COGS set to leave GAPSA

The Council of Graduate Students voted Monday to split in July.

The University of Minnesota’s Council of Graduate Students is set to sever formal affiliation with the Graduate and Professional Student Assembly, effective July 1.

COGS passed a resolution in a landslide vote last Monday to apply for its own student services fees funding beginning with this spring’s cycle. COGS will also stop accepting pass-through funds from GAPSA — funds that GAPSA receives and then distributes to its member councils — and discontinue sending COGS representatives to the assembly next school year, according to the resolution.

GAPSA President Brittany Edwards said the assembly must pass an amendment to remove COGS from its constitution because it’s included as a member council in GAPSA’s constitution.

“It’s like Minnesota seceding from the United States,” she said. “They can’t just leave.”

Edwards said the majority of GAPSA’s executive board wants to amend GAPSA’s constitution to immediately remove COGS from the assembly.

An amendment failed at a meeting last Wednesday.

COGS Executive Vice President Sumitra Ramachandran voted against the amendment because, she said, it would have prevented COGS from receiving pass-through funding for spring semester.

COGS is currently one of 10 different councils that make up GAPSA’s general body, and it receives funding from the assembly. GAPSA’s final 2012-13 fees recommendation was $392,126, one of the largest of all fees-receiving groups.

COGS President Andrew McNally said GAPSA didn’t give COGS its correct funding appropriation last year. If COGS becomes its own fees-requesting unit, he said, uncertainty in funding would decrease.

“By making our request directly to the student services fees committee, we’re reducing the financial uncertainty of our own budget and enhancing graduate student participation in the process,” McNally said.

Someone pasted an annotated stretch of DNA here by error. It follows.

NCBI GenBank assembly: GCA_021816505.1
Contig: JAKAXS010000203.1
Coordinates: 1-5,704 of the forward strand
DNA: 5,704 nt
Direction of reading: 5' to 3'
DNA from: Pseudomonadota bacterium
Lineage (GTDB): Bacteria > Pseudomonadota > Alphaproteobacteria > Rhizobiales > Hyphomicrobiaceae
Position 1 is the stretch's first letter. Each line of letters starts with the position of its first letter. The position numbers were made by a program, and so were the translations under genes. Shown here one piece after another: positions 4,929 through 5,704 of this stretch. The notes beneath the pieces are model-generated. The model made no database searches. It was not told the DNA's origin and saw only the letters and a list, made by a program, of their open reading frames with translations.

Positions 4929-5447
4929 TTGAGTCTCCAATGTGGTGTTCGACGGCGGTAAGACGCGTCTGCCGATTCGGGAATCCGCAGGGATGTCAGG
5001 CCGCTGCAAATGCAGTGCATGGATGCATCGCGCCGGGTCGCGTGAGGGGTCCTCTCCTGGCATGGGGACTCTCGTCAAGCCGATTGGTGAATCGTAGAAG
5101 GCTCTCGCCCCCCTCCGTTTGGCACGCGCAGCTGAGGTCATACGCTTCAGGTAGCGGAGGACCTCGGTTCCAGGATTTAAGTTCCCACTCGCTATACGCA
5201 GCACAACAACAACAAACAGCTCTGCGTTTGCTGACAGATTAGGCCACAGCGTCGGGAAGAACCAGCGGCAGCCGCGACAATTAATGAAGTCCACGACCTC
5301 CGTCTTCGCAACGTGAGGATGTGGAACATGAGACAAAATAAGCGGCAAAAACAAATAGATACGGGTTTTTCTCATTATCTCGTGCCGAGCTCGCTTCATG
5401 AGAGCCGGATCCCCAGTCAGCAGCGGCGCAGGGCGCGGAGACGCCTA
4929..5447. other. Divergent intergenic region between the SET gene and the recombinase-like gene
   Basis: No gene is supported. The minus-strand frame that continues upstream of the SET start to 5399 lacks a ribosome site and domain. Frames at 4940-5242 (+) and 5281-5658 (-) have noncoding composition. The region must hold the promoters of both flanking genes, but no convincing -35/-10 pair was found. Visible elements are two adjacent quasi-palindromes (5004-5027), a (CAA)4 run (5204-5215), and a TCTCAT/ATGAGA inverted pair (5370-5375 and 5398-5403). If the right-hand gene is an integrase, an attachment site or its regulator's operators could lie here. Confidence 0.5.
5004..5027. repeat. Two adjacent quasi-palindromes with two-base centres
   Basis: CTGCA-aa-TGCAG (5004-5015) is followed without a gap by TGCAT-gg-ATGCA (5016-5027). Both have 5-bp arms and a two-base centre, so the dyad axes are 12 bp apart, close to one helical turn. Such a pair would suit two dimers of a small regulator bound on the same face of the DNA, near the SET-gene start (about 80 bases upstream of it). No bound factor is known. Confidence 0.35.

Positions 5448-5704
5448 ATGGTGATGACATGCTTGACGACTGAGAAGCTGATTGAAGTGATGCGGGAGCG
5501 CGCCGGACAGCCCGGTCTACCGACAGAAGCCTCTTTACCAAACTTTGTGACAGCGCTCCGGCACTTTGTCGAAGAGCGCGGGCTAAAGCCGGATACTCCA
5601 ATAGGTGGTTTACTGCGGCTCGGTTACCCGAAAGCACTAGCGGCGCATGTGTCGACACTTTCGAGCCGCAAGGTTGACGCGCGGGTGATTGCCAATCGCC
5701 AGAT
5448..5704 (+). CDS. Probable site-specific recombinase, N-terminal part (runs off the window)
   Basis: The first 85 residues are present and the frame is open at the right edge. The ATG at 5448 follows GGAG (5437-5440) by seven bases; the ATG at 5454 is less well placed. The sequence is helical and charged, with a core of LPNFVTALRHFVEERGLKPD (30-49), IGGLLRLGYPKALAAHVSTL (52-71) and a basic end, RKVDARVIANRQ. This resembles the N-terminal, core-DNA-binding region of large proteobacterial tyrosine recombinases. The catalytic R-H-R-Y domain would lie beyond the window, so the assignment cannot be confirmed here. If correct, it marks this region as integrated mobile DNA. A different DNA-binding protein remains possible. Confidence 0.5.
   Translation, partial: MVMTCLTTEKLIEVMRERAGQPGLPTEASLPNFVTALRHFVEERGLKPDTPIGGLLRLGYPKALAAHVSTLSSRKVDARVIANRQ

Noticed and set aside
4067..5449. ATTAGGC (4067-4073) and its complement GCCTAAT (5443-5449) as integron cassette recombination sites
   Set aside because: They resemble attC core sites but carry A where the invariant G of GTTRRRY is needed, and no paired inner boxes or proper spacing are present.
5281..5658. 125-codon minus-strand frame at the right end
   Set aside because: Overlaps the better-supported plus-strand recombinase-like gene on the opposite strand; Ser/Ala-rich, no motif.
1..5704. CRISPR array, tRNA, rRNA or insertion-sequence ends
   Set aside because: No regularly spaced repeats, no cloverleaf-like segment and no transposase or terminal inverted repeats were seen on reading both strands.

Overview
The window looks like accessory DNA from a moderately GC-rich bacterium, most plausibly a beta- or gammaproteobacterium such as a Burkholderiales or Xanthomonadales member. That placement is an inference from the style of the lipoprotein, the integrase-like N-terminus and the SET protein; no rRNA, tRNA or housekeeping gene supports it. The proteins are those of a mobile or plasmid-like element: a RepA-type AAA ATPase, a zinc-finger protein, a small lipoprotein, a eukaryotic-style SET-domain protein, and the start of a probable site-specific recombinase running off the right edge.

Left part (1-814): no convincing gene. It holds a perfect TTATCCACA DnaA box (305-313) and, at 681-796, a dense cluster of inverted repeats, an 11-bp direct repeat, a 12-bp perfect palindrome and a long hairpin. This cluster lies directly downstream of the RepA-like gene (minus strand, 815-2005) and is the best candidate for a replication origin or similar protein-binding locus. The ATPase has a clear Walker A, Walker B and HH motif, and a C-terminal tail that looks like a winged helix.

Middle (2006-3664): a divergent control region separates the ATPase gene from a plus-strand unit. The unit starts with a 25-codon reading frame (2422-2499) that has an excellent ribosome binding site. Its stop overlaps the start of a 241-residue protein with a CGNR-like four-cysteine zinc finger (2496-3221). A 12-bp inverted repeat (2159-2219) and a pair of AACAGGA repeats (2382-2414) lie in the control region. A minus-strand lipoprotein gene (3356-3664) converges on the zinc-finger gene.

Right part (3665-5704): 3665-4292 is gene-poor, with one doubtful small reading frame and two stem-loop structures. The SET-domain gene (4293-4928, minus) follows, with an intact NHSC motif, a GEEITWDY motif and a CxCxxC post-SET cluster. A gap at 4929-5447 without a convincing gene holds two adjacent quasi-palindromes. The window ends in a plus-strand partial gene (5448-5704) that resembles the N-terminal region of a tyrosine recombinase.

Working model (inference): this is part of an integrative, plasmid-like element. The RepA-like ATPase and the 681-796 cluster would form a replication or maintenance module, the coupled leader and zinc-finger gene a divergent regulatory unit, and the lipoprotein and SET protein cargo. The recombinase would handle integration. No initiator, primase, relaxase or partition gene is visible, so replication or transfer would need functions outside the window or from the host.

COGS Graduate Education Council representative Keaton Miller said the council found no rules in GAPSA’s constitution or bylaws that indicate it needs GAPSA approval to become unaffiliated with the organization.

“There’s nothing in the rules that says that needs to happen,” he said.

GAPSA’s constitution states it recognizes “the independence of [member councils] to act and advocate on their own behalf.”

Any student group that meets eligibility requirements — like being nonprofit, nonpartisan and requesting at least $3,000 each year — may apply for student services fees.

Edwards said GAPSA’s constitution doesn’t guarantee that COGS receives any pass-through funding from the assembly.

“Our constitution doesn’t guarantee [COGS] anything,” she said.

Edwards said GAPSA correctly distributed pass-through funds last year to each member council based on the number of students they represent.

McNally said tension between GAPSA and COGS regarding funding has taken away time that could be better spent advocating for student needs.

“It’s been a distraction from the issues that are important to graduate students,” he said. “All those issues would be resolved in part by COGS seeking its own funding.”

GAPSA adviser Jim Turman said he sees the split as a way to broaden the graduate student voice on campus. He said part of being involved in student government is trying new things to see what works.

“[COGS] is trying something different, and that’s fine,” he said. “They’re just going to have to figure out how it works.”

To prevent an increase in fees for graduate students, McNally said, COGS will need to work with GAPSA and its member councils when requesting fees.

He said COGS will have a committee of graduate students prepare necessary changes to COGS’ constitution and bylaws and take steps to define the council as a fee-seeking organization.

Edwards said the separation of COGS from GAPSA would present an opportunity to work with individual graduate councils within GAPSA that COGS currently represents.

“We’re happy to make this change and be more directly representative and give back money very clearly to the graduate councils of each specific program,” she said.

Even though COGS would no longer send formal representation to GAPSA, McNally said, COGS members still want to collaborate with GAPSA on issues of shared interest in meetings and at the University Senate.

“We absolutely will continue to work with GAPSA,” he said. “[The split] isn’t going to have an impact on the services rendered by COGS or by GAPSA so long as GAPSA is willing to collaborate with us.”